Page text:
Catherine of Siena (1347 - 1380) was a Catholic mystic, theologian, teacher, and religious activist. Born the youngest child in a very large family, she became a nurturer, devoting much of her time caring for the seriously ill.

Catherine of Siena ranks high among Catholic mystics and spiritual writers. In 1970 Pope Paul VI named her and Teresa of Avila as Doctors of the Church. Her spiritual testament is found in The Dialogue.

This Italian saint was also honored as the Patroness of Italy for her tireless efforts to return the Pope to Italy after years of voluntary exile in Avignon, France. She died at the age of 33 from a heart attack.

In her book Speaking with Authority: Catherine of Siena and the Voices of Women Today, theologian Mary Catherine Hilkert describes this fourteenth-century woman as a "companion of hope" for all those who yearn for justice, gender equality, peace, and spiritual renewal.

Listening to the voice of Wisdom, Catherine of Siena came up with images of God as one who waits on us at table and nurses us at her breast. According to Hilkert and others, Christian feminism owes her a great deal of gratitude.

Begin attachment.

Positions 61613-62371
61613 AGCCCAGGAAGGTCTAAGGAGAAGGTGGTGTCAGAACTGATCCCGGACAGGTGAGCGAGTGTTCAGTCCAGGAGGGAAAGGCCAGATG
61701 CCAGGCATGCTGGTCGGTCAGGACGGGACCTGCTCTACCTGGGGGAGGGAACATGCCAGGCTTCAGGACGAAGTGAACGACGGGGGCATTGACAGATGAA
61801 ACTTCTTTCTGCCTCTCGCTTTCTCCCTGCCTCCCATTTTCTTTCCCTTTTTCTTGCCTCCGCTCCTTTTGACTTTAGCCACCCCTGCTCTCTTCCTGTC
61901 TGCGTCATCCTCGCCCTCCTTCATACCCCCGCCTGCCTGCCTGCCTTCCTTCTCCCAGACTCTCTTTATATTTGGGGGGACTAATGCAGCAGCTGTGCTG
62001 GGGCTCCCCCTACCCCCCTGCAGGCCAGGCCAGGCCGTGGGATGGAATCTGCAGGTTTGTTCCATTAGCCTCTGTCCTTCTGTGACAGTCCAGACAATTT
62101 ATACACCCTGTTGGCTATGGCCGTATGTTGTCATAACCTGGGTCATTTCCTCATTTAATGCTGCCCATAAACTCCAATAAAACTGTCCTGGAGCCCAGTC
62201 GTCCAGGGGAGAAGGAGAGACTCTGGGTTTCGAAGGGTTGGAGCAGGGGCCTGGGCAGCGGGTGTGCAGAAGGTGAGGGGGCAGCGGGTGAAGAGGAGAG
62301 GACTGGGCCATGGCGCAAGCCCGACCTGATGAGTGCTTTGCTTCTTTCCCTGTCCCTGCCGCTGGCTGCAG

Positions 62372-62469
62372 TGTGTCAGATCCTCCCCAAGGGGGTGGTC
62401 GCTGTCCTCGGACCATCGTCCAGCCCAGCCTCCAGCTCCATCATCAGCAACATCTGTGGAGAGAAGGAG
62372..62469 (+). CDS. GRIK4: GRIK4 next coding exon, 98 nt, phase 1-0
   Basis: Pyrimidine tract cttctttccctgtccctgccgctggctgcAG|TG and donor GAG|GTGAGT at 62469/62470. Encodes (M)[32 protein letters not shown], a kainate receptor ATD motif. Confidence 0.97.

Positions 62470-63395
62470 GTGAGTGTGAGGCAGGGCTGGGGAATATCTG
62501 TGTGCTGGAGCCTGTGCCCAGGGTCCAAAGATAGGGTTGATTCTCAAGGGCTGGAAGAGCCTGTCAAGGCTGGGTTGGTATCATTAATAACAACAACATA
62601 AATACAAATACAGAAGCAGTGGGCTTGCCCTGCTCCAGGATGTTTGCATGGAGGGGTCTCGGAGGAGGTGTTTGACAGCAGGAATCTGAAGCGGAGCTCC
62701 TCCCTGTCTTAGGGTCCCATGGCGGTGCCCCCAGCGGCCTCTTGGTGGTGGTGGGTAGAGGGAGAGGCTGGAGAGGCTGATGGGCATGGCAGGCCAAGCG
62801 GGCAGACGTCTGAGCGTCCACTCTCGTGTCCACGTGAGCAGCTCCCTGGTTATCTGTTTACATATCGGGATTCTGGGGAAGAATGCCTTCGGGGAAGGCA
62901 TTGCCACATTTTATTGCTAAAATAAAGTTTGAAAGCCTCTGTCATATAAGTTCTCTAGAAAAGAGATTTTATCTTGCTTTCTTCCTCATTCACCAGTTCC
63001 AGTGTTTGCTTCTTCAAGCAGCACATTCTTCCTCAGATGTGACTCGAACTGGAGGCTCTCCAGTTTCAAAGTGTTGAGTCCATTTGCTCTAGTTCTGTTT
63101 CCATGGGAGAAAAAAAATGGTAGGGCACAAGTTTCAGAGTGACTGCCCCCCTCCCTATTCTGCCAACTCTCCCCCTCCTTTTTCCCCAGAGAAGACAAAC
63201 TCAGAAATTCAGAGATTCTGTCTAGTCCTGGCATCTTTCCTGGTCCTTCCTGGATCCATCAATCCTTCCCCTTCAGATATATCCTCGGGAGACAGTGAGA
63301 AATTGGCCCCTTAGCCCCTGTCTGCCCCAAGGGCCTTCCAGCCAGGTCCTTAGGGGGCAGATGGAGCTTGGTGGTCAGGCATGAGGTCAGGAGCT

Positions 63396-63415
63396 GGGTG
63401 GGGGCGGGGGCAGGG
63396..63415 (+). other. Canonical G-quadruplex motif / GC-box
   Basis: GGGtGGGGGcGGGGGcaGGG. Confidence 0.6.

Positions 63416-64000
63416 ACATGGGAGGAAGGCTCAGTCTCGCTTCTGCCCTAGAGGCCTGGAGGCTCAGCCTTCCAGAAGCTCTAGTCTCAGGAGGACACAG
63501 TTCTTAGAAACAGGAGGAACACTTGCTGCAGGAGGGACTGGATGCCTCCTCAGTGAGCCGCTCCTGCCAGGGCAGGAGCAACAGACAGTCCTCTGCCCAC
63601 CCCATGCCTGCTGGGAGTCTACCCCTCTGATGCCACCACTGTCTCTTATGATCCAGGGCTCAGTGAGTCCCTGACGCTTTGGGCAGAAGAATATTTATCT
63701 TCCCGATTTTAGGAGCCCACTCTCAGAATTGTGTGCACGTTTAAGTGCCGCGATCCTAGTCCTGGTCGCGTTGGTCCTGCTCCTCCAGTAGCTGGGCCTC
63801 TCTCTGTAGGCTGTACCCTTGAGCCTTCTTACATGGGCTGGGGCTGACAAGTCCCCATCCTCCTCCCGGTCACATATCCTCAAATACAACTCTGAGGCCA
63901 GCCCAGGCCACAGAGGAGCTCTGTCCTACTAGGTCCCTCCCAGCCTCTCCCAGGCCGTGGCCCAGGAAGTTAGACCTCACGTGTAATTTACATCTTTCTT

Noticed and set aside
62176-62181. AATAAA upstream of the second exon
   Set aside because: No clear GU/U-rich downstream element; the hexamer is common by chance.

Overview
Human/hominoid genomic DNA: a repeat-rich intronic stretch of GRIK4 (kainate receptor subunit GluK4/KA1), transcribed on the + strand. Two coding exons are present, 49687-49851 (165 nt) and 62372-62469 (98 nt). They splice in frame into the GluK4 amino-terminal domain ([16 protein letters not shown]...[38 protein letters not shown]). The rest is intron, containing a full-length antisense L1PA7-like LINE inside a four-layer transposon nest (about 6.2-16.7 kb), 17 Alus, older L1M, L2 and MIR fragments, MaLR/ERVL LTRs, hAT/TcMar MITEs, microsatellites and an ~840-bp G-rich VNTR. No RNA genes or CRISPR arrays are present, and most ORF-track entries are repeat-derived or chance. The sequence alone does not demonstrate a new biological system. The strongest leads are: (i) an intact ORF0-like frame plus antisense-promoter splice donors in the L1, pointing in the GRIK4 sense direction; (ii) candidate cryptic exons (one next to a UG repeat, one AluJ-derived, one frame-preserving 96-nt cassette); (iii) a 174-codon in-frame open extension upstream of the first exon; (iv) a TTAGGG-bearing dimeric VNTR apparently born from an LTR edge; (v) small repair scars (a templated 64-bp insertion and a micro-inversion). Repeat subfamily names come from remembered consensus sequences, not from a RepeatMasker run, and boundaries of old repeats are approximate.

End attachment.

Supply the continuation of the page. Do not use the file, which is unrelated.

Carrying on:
Here are two ways to name this day.

Catherine of Siena once asked: "What is it you want to change? Your hair, your face, your body? Why? For God is in love with all those things and He might weep when they are gone." Identify things about your body you would like to change; then say a blessing for them just as they are. Identify contemporary people who, like Catherine of Siena, could be considered a companion of hope. Consider saints, writers, filmmakers, or community leaders that you can always rely upon for truth, inspiration, and renewal.